2 ¾ stars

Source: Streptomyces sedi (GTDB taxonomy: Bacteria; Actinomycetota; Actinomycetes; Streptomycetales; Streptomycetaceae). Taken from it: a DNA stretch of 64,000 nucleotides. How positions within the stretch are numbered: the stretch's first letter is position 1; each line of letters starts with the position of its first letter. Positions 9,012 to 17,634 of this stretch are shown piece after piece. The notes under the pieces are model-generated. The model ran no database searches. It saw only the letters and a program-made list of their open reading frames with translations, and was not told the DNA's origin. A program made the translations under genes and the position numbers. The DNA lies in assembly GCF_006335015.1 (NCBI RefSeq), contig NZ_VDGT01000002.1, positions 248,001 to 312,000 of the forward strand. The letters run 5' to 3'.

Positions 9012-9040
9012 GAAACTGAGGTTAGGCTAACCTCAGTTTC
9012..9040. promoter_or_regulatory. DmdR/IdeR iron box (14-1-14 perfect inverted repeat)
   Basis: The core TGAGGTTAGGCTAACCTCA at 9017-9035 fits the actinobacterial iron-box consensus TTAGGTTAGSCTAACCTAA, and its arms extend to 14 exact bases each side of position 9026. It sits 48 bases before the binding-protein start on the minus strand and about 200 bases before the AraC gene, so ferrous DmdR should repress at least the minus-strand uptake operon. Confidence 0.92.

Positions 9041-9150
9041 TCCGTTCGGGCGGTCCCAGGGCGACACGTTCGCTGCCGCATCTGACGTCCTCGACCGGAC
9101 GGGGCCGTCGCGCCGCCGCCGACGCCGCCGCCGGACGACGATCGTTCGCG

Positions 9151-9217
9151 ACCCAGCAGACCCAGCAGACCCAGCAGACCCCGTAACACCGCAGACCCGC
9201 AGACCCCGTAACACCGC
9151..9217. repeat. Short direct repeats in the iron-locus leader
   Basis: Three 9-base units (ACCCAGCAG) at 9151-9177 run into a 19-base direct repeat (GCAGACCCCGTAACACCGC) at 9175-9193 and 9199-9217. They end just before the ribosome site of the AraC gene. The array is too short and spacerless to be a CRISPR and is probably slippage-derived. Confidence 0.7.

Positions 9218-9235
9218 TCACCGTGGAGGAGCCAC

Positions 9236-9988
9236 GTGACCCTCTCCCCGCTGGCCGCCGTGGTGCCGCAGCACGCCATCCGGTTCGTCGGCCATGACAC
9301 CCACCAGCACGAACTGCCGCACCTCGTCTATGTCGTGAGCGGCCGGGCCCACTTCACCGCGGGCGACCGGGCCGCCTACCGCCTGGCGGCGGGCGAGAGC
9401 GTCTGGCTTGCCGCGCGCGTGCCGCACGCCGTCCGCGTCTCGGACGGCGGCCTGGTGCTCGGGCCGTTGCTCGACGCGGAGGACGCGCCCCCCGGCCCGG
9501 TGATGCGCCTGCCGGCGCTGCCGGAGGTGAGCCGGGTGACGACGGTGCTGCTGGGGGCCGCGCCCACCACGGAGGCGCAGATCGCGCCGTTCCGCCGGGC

There are some movies where the story carries the characters, while others have the characters carry the story. Films such as The Wizard of Oz or Sink the Bismarck are story driven. Movies where the character makes the story would be something like The King’s Speech or Captain Phillips. I am especially fond of cinema where the character was an actual person. Though he was before my time, I was fascinated with the film The King’s Speech about King George VI. Learning about the character’s life in visual form created an extra layer of understanding from what I already learned in history books. Now when the main character is someone of my time, I feel like I am witnessing history, that I am part of it. For some reason the idea of future generations reading about a noteworthy individual from my lifetime gives me a charge. I do not really know why; I just like the idea of being able to tell someone about events on a personal level. In regards to this biographical movie, the main character was the driving force. Luckily the main character of Nelson Mandela was impressively played by Idris Elba (Pacific Rim, RocknRolla). This dramatic picture covers Nelson’s life from childhood through his 27 years of prison to becoming President of South Africa. After my first initial recognition of Idris as a current movie and television star, I quickly forgot it and believed I was watching Nelson Mandela; that is how good Idris was in the role. My knowledge about Nelson’s 1st wife Winnie Madikizela was limited; but not only did I think the actress Naomie Harris (Skyfall, 28 Days Later) did a wonderful job portraying her, but I felt I gained an understanding of what happened to the relationship of the two. With the wonderful acting I felt the story suffered here; there was so much history to cover that some parts of it went by too quickly. Here was a case where I think making two movies would have been better. I found myself not being engaged as much when Nelson was not in the scene. It was a disappointment because I saw this film soon after Nelson’s death. With all the newscasts and special reports that came out, I was already invested in his life story. This Golden Globe nominated movie covered a lot of ground; it just did not dig deep enough for me. Several scenes included the Afrikaans and Xhosa languages with English subtitles.